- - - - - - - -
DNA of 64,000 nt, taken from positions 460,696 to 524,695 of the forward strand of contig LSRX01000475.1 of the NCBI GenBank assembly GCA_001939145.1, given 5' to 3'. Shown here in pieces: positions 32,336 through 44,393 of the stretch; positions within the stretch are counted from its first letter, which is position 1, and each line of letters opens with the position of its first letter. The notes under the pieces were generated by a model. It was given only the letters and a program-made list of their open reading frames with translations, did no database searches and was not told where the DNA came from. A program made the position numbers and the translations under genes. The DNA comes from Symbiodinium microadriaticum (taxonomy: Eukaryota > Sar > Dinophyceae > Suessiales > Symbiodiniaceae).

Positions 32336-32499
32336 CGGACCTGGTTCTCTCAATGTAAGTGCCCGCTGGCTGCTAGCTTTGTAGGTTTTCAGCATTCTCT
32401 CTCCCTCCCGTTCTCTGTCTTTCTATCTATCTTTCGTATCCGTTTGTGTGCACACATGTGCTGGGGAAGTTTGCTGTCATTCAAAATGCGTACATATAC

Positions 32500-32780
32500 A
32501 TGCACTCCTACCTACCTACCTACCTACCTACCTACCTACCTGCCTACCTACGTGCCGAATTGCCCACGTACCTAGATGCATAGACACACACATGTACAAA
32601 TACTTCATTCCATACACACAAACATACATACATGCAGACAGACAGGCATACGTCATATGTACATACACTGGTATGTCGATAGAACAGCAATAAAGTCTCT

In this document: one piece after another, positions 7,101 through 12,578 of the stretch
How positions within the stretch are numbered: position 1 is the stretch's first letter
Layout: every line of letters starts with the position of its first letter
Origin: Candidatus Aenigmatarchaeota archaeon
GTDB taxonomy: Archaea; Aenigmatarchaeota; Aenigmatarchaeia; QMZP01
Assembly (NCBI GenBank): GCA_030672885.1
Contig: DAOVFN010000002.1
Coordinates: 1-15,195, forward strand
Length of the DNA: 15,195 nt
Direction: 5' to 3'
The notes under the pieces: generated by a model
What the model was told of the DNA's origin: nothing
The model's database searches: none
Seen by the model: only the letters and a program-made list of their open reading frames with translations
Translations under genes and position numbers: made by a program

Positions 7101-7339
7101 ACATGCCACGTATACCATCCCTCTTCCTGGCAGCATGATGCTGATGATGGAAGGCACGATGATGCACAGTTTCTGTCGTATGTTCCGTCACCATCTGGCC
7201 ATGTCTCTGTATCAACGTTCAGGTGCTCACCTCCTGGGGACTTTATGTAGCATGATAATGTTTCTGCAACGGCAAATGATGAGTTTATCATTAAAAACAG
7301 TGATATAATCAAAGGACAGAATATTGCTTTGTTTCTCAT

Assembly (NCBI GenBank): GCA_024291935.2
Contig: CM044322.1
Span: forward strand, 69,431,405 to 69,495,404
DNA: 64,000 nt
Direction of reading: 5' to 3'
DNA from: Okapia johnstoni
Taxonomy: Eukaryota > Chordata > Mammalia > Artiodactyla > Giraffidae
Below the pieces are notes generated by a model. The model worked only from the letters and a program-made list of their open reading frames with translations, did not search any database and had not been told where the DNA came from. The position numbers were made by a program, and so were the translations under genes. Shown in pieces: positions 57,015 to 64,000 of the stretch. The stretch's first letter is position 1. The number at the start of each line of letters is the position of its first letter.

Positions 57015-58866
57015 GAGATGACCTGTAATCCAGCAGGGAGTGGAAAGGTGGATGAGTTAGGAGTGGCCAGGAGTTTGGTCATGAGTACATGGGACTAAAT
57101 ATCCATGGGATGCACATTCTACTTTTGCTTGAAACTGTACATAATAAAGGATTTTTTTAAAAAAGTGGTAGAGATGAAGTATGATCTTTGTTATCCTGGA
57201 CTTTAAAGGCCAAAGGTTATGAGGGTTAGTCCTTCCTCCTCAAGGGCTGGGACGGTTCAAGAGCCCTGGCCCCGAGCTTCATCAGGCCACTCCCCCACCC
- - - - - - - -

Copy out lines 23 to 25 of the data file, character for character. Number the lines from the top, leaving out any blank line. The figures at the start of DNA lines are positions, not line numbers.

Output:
Translations under genes and position numbers: made by a program

Positions 7101-7339
7101 ACATGCCACGTATACCATCCCTCTTCCTGGCAGCATGATGCTGATGATGGAAGGCACGATGATGCACAGTTTCTGTCGTATGTTCCGTCACCATCTGGCC